Maryland regulators are reconsidering their decision to let Pepco and other electric utilities bill customers for lost revenue during the first 24 hours of a power outage.
The state's Bill Stabilization Adjustment, or BSA, is intended to ensure that an electric company collects the revenue authorized by the Public Service Commission as a way to encourage companies to improve energy efficiency, even though that reduces usage. In months when customers use a lot of electricity -- like when it's hot outside -- they get a credit on their bills, but when they use less electricity, they pay a fee.
In the case of a "major storm outage" -- one that affects 10 percent of a company's Maryland customers or 100,000 people, whichever is less -- the BSA does not reimburse a company for lost revenue after the first 24 hours.
But after the June 29 derecho left hundreds of thousands of Maryland residents without power for days, many residents and some lawmakers complained that 24 hours' reimbursement is unfair.
"For the Public Service Commission to allow a utility to charge for electricity that you could have or should have used but didn't use is the same thing as allowing any gas station to charge any individual for a full tank of gas whether or not they got one because they could have gotten one or they should have gotten one," said Bethesda resident Ed Levien.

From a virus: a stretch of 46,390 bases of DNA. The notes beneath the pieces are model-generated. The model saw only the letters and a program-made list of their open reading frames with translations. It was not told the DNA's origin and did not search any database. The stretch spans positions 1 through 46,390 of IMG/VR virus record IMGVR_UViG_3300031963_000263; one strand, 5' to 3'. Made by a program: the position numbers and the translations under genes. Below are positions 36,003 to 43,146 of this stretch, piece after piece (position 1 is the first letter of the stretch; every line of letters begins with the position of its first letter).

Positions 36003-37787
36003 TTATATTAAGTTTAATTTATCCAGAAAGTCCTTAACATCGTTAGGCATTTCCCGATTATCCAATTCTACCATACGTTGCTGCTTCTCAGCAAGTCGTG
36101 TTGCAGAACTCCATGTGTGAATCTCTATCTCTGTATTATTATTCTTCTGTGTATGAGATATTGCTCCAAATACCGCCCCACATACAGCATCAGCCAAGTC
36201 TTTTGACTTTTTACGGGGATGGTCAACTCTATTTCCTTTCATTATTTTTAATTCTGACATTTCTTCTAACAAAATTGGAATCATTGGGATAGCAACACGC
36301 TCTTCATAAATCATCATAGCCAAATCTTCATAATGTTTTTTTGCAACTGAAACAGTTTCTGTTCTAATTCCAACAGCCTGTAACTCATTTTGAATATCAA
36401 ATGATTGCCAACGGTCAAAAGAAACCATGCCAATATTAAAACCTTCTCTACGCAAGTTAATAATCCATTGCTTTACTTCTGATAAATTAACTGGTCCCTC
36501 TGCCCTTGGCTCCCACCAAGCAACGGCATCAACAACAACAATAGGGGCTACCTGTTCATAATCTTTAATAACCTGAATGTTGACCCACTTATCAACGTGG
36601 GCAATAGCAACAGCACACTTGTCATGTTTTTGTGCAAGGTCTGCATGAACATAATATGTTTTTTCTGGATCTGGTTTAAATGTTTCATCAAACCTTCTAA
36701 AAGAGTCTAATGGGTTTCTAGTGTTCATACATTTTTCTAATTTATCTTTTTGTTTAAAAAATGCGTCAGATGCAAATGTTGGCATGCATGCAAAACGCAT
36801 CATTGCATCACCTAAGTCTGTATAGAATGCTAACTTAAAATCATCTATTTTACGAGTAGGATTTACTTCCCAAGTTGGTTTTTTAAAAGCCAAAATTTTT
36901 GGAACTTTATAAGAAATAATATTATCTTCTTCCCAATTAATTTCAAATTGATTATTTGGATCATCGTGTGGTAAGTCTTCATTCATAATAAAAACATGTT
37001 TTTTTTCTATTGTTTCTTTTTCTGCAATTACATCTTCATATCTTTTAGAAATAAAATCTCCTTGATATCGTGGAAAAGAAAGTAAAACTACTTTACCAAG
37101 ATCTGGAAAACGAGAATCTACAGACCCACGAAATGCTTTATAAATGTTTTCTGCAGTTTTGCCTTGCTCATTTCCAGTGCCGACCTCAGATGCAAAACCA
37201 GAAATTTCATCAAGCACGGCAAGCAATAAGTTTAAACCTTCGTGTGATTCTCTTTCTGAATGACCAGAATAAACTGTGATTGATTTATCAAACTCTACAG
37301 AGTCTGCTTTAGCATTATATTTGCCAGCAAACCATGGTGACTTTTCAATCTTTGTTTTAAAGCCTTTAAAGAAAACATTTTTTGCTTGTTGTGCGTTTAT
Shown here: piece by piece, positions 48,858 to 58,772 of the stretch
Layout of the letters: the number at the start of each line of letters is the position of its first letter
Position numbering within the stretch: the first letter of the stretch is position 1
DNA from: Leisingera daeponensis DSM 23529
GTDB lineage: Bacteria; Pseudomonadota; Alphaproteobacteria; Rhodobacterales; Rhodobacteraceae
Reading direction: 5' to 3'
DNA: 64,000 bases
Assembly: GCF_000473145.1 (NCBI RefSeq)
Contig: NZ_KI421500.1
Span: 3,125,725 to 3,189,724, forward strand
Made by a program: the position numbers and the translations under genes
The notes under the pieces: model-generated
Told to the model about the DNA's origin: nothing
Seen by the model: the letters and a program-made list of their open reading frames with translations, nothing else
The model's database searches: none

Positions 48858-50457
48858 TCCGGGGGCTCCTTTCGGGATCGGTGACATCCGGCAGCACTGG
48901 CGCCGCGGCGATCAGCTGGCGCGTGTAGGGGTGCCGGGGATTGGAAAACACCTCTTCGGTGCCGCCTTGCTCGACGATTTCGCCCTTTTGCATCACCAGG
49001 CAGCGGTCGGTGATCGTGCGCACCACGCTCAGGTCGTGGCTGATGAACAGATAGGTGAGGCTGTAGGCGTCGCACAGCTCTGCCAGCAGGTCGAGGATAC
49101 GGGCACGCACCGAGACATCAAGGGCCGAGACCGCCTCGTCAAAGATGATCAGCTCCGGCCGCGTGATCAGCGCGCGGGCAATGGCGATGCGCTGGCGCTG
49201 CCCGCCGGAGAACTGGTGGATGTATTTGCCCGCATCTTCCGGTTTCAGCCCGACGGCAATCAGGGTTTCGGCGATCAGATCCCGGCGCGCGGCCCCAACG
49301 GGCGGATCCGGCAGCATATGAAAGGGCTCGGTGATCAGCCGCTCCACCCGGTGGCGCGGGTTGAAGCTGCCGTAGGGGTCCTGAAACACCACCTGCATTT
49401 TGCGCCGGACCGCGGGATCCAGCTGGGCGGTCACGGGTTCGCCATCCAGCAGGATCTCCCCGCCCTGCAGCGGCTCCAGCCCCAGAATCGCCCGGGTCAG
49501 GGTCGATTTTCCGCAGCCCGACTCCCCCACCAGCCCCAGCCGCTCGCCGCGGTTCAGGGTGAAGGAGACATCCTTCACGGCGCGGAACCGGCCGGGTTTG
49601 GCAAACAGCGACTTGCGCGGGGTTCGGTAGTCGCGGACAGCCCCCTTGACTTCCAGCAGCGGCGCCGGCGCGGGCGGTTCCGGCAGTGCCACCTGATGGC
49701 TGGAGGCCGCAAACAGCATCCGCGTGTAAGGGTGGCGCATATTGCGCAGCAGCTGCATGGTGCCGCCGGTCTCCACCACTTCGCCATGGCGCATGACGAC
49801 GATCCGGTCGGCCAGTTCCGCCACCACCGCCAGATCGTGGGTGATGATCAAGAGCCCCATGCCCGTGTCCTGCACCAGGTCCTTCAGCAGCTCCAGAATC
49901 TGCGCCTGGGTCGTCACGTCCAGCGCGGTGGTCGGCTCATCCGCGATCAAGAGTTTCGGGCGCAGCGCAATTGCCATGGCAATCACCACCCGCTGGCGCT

The problem with the BSA is that outages are a regular occurrence for Pepco customers, said Silver Spring resident Peter Miller. "There wouldn't be any issue regarding the 24-hour service rule if the service were in any way acceptable."
State Sen. Brian Frosh, D-Montgomery County, has said he hopes to get rid of the practice, though he could not be reached for comment Thursday.
The flood of complaints prompted the Maryland PSC to announce Thursday that it will reconsider its policy.
Montgomery County Council President Roger Berliner, a vocal critic of Pepco's performance, praised the decision.
"This is not so much about dollars as it is the principle that Pepco should share in the financial pain of outages," said Berliner, D-Bethesda. Montgomery County opposed the 24-hour "grace period" when the PSC was debating it last year, instead encouraging a policy similar to the District's, which credits customers during a power outage.
Baltimore Gas and Electric opposed the PSC's decision in January to limit the company's ability to recover revenue lost to an outage.
"If you have trash pickup that does not occur in a given week ... you don't get a rebate on your tax bill. You've already paid your bill," said BGE spokesman Robert Gould, pointing to the need to cover fixed costs.
Pepco declined to comment other than to say it will participate in the PSC's proceedings.